The pain of arthritis takes a significant toll on so many dogs. It takes away their ability to engage in the things they love doing with you the most… like going on walks, hikes, or runs, romping with other dogs in the park, chasing tennis balls, diving into lakes, and so forth. All the fun things that make it such a joy to be the pet parent of a happy, life-loving dog!
To keep canine arthritis—the disease veterinarians refer to as “osteoarthritis” (or just “OA”)—from negatively affecting your dog’s quality of life, it’s important to start treatment as early as possible. And, because it’s a progressive condition that gets worse over time, this often means giving your dog oral pain medicine every day of the year. OA causes the material that cushions a joint (called “cartilage”) to break down, resulting in the bones rubbing against each other. In this way, OA can cause permanent damage, resulting in often severe pain whenever your dog moves.
The pros of daily drugs for canine OA pain. NSAIDS (or “non-steroidal anti-inflammatory drugs”) are the most frequently prescribed drugs for canine OA. These oral tablets or chews are typically used for long periods of time to manage chronic OA pain.
To understand how NSAIDs work, it helps to know where the pain of OA comes from. When the cells inside a dog’s joint have been damaged from OA, they release specific chemical signals that increase sensitivity to pain. NSAIDS help relieve this pain by limiting the production of those chemicals. This can also help prevent some of the damage within the joint so your dog moves more comfortably.
The drawbacks to daily drugs for canine OA pain. When managing arthritis in dogs, there’s a tendency to focus just on pain relief. And it’s true that this approach helps control the symptoms of OA for a few hours at a time, depending on the type of daily drug that’s been prescribed. However, this can make treatment costly and difficult to sustain long term because you must remember to give these medicines every single day and refill your dog’s prescription on a regular basis.
Daily drugs are also associated with several side effects. Because daily NSAIDs are given by mouth, these drugs must circulate through a dog’s entire body to provide pain relief to the arthritic joint. And, due to the way NSAIDs work, they can cause a variety of side effects in other parts of your dog’s body. The most common side effects include vomiting, diarrhea, and decreased appetite. However, there are other, more serious side effects that can occur. These include stomach and intestinal problems like ulcers, as well as kidney and liver problems, and even death in rare cases.
Because OA is a long-term, progressive disease that doesn’t go away, your dog may have to be on daily NSAIDs for a very long time. This is why it’s important to use the lowest effective dose to reduce the risk of these side effects. It’s also important that your veterinarian do blood work on a regular basis to check your dog’s liver and kidney function.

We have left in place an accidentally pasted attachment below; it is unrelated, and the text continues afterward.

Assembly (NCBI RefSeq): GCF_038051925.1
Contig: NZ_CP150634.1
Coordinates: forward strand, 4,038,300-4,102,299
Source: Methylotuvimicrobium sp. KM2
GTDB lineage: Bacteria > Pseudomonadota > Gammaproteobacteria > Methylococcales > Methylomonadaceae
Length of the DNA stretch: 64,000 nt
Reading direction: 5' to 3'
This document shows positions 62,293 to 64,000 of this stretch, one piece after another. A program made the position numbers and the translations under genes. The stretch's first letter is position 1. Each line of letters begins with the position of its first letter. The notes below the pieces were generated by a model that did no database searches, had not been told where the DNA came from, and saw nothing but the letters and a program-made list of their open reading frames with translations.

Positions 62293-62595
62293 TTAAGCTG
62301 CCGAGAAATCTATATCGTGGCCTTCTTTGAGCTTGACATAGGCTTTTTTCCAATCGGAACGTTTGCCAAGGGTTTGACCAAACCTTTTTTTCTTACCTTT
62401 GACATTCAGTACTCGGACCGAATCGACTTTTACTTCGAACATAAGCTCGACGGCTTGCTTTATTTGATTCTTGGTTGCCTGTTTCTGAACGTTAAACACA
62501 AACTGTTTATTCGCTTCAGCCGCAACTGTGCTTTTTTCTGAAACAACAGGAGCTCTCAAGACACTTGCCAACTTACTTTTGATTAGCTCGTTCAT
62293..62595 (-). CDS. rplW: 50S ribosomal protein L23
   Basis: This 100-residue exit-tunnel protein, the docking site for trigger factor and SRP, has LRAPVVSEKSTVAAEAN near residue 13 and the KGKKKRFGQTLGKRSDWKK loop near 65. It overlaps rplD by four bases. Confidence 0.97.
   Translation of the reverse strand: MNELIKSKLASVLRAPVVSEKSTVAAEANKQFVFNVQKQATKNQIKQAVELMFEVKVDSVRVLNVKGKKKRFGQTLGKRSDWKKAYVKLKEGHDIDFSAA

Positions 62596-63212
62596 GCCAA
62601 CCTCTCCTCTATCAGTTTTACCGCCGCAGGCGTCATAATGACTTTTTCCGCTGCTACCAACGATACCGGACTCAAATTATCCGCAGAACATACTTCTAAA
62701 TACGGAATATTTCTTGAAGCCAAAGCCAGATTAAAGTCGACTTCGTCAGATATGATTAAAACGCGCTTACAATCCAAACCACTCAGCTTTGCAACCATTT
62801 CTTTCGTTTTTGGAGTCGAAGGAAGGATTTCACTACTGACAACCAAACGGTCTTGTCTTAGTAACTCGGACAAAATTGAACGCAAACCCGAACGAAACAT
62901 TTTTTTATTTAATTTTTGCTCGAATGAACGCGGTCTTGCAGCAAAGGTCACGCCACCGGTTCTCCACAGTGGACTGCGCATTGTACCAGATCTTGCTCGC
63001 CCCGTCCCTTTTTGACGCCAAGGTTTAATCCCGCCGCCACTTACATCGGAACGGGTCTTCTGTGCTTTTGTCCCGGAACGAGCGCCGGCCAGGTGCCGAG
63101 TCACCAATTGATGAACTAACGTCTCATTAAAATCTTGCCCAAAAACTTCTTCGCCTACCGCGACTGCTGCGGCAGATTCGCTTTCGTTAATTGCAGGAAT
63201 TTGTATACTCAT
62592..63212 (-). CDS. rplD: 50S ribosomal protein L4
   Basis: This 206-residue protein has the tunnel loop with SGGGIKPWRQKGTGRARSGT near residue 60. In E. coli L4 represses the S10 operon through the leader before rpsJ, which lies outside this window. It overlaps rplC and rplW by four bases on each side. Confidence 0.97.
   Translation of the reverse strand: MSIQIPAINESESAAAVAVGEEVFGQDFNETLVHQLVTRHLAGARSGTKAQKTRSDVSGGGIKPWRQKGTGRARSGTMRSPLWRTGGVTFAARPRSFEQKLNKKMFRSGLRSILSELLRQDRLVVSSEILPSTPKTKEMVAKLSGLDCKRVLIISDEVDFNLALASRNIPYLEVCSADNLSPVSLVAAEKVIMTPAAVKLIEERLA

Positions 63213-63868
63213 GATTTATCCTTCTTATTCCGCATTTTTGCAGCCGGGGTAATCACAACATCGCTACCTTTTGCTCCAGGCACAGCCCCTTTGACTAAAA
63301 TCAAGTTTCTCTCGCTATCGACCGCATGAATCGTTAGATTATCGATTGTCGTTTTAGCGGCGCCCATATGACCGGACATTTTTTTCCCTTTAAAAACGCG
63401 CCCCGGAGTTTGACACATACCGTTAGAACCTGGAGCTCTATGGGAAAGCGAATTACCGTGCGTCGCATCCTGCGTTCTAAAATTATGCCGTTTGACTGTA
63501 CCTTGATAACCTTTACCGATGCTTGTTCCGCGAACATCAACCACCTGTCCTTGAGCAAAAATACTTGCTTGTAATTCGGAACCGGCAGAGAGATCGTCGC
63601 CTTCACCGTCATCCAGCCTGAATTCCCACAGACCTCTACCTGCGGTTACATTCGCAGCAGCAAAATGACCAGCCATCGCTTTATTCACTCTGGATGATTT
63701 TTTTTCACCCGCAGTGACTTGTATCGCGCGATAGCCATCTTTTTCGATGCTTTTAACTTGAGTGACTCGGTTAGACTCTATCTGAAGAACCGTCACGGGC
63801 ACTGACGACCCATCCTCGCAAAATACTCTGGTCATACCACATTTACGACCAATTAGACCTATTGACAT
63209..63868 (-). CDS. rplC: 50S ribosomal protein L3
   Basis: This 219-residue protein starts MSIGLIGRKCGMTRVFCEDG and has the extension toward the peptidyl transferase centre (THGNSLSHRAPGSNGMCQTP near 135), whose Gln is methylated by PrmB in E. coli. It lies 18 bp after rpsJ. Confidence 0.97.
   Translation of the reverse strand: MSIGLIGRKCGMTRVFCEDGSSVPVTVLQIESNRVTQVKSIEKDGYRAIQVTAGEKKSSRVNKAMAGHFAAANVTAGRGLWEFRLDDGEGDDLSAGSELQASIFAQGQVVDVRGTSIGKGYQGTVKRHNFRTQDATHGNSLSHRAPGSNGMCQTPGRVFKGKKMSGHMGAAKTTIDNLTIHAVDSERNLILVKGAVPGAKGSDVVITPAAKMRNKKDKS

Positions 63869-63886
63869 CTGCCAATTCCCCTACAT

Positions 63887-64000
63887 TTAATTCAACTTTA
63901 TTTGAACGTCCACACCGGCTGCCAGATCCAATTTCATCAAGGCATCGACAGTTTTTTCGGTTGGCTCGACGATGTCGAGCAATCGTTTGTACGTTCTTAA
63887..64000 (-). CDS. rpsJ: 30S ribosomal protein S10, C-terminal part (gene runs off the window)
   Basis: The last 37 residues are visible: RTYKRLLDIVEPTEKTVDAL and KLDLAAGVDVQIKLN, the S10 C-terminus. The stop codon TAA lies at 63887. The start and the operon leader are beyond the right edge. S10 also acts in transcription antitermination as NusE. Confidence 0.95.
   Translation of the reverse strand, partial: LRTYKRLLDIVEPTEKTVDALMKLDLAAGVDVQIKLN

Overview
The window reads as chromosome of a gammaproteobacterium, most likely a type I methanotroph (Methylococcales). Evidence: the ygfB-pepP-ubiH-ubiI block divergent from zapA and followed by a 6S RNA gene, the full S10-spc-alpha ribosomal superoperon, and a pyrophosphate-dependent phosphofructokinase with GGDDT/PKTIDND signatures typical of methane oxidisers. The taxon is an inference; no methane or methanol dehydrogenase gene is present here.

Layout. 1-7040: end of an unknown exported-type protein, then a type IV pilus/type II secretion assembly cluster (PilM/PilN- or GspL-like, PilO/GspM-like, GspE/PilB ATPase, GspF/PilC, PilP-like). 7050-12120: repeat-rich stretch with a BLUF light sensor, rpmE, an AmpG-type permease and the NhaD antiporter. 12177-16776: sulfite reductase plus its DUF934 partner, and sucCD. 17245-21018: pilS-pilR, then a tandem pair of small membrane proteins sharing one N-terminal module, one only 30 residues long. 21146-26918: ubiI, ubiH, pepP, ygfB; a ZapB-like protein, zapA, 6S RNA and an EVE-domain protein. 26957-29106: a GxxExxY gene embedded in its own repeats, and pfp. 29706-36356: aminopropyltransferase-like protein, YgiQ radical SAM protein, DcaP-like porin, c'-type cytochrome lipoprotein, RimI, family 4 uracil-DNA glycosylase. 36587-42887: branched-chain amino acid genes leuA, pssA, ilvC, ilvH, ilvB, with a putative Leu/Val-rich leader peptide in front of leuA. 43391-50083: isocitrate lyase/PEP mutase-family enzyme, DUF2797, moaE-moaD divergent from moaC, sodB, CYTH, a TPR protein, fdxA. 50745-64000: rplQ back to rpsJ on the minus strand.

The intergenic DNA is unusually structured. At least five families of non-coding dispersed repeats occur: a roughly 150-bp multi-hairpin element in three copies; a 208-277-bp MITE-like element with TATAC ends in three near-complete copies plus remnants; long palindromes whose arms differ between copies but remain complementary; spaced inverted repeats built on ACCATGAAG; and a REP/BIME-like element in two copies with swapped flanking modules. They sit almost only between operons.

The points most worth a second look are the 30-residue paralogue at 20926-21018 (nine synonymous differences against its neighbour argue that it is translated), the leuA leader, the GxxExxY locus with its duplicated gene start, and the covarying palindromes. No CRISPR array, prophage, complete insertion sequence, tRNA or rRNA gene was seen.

NSAIDs are not necessarily a “silver bullet” for treating canine OA, despite working for some dogs. Specifically, if you rely on NSAIDs alone, they may be inadequate to relieve chronic arthritis pain. That’s why many veterinarians tend to use several different approaches. This is referred to as “multi-modal therapy” and may include a combination of NSAIDs with other recommendations:
- Getting your dog to a healthy weight and keeping him or her there
- Swapping high impact activities for less stressful exercise (ie, walking vs running and jumping)
- Physical rehabilitation, like swimming and water-based treadmill therapy
- Supplements and nutraceuticals, such as omega-3 fatty acids, glucosamine, and hyaluronic acid
- Acupuncture and massage therapy
- Steroids (NOTE: steroids should NOT be used in combination with NSAIDs)
- Surgery to correct the damage in the joint
- Other classes of pain medications (ie, tramadol, gabapentin, and narcotics)
There are newer alternatives now available for addressing canine osteoarthritis pain. Synovetin OA® is one of these newer treatments that is prescribed specifically to treat elbow OA. It doesn’t put any drugs into a dog’s entire body system. It’s a very targeted type of treatment that’s given directly into the arthritic joint. Once there, it goes to work to effectively eliminate the inflammatory cells that cause the joint damage and resulting pain this disease. Just 1 simple treatment goes to work at the source of joint pain for up to 1 full year of enduring relief that can help you and your dog get back to all those things you love to do together.
Your veterinarian can give you more information about Synovetin OA and see if this is an appropriate option for your dog. In the meantime, see how Synovetin OA works to treat canine elbow OA. Learn more.
If you’d like more information about canine OA, Leah Sexton, RVT and Synovetin OA® c.a.r.e. partner is available to answer your questions at no charge. Click here to schedule a time to talk with her.